Cupping is perhaps one of the oldest methods of traditional Chinese medicine, historically horn, bamboo or clay cups were used but these days glass and plastic cups are favoured. There are many variations of cupping: static dry cupping, sliding cupping, wet (bleeding) cupping, water cupping and flash cupping, all of which are suitable for differing types of condition. I frequently use cupping in combination with acupuncture or as a standalone treatment.
The main component of cupping is to introduce a vacuum to the cup while it is on the skin. The vacuum is typically introduced by holding a flame to a glass cup just before it is placed on the skin or by placing a plastic cup on the skin and temporarily attaching a small hand pump to cause a mild vacuum.
By lifting the skin and to some extent the connective tissues away from the underlying structures blood and Qi are able to flow more abundantly and freely thus alleviating pain, resolving toxins and aiding the body’s repair processes.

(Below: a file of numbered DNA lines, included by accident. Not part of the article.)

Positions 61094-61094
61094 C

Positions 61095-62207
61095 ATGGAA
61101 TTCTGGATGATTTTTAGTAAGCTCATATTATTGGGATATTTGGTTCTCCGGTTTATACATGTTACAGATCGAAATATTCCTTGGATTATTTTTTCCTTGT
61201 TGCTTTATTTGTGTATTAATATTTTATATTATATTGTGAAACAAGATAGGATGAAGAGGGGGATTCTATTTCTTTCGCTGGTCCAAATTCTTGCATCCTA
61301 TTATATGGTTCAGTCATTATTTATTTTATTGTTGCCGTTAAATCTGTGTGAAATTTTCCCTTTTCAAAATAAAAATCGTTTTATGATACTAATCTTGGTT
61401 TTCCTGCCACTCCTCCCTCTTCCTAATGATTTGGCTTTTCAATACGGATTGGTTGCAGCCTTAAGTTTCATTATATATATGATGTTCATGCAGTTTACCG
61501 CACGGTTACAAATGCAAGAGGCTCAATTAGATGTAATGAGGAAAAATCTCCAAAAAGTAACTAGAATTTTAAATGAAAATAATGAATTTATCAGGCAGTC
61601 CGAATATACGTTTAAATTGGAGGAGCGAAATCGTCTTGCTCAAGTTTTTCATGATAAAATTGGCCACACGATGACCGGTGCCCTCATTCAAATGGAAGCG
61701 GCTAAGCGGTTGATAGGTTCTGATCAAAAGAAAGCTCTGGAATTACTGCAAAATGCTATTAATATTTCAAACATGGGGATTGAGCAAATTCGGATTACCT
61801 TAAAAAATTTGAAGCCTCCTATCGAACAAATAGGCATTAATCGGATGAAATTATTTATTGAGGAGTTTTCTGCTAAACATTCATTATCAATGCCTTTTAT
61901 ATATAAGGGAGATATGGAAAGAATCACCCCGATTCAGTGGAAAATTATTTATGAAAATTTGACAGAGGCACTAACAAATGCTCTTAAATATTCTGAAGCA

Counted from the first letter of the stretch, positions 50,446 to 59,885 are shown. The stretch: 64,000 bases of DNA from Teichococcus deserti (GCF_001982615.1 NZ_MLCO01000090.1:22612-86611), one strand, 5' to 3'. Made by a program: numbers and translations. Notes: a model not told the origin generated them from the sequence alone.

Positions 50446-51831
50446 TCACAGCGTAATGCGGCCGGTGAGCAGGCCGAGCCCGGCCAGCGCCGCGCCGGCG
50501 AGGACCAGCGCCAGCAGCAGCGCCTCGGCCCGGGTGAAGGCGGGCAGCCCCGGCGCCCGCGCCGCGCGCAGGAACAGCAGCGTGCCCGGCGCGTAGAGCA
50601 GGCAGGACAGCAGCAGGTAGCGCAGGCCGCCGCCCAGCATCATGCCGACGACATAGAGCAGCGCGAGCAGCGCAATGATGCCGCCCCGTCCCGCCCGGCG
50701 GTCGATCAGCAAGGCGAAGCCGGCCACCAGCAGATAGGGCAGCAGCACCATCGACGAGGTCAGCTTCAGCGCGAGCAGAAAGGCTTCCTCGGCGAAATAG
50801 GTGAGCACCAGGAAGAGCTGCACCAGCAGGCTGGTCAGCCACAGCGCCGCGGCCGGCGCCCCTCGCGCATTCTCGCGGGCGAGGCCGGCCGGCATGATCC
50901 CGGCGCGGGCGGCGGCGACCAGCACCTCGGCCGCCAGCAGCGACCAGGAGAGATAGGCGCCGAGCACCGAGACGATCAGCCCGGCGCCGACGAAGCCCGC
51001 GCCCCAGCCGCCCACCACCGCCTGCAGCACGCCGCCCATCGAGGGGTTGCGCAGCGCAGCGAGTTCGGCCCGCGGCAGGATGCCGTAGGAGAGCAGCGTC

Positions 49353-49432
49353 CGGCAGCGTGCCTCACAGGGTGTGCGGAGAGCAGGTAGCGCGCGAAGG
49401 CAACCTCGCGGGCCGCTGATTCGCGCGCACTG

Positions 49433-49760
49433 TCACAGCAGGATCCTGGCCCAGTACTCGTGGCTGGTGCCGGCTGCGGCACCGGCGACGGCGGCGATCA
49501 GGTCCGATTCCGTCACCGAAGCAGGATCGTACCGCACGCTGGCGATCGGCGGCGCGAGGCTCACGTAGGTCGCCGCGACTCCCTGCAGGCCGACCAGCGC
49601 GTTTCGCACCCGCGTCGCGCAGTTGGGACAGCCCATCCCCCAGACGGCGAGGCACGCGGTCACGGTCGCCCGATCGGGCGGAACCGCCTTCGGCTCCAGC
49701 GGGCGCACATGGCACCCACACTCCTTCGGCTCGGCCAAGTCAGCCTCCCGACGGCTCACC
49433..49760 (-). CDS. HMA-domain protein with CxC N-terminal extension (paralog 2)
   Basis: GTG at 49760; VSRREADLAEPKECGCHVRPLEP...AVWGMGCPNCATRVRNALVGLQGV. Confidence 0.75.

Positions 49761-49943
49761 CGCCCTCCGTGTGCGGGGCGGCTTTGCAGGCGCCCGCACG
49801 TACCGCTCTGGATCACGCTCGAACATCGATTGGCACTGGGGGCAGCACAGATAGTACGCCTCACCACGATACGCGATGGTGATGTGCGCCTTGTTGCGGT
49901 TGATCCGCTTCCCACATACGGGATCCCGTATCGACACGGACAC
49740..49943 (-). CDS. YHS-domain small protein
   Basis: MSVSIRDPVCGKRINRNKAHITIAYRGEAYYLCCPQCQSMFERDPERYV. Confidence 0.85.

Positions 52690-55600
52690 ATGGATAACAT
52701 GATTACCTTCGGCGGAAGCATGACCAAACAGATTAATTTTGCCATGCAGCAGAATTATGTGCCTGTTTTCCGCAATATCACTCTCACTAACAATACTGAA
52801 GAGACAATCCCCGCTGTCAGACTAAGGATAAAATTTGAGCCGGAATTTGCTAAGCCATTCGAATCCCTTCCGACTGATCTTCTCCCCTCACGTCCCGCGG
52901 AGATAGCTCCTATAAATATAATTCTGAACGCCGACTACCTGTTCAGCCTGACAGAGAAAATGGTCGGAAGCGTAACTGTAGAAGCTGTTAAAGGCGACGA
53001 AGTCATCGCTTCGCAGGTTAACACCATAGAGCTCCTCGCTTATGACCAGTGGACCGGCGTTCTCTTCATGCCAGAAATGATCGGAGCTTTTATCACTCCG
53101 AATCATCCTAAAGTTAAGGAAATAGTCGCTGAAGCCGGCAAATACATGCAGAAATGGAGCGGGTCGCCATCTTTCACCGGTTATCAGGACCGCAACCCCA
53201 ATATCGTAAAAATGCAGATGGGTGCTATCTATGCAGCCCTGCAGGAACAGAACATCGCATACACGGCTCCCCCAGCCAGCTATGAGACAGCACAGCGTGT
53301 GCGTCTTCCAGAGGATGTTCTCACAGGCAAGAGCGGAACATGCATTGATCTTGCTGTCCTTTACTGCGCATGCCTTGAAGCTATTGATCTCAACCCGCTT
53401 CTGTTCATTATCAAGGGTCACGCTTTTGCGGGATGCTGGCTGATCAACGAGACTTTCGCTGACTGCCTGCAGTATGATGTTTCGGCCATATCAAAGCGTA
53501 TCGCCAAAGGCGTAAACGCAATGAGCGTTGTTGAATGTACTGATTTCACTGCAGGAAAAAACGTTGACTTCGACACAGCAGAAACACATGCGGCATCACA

Cupping can leave marks and depending on the underlying condition these marks can last from a few hours to some days. Although the marks look like bruising they are not generally painful like a bruise would be. These days it is not uncommon to see athletes and celebrities sporting the tell tale round marks of static cupping.
Because of the different methods of cupping and because skilled practitioners can control the amount of vacuum or strength of the cups it is a treatment suitable for most patients from children to the elderly. Subject to your diagnosis cupping can be very beneficial for painful conditions and respiratory conditions such as back pain, sciatic pain, shoulder pain, bronchitis, asthma, congestion, gastrointestinal disorders, menstrual pain and infertility.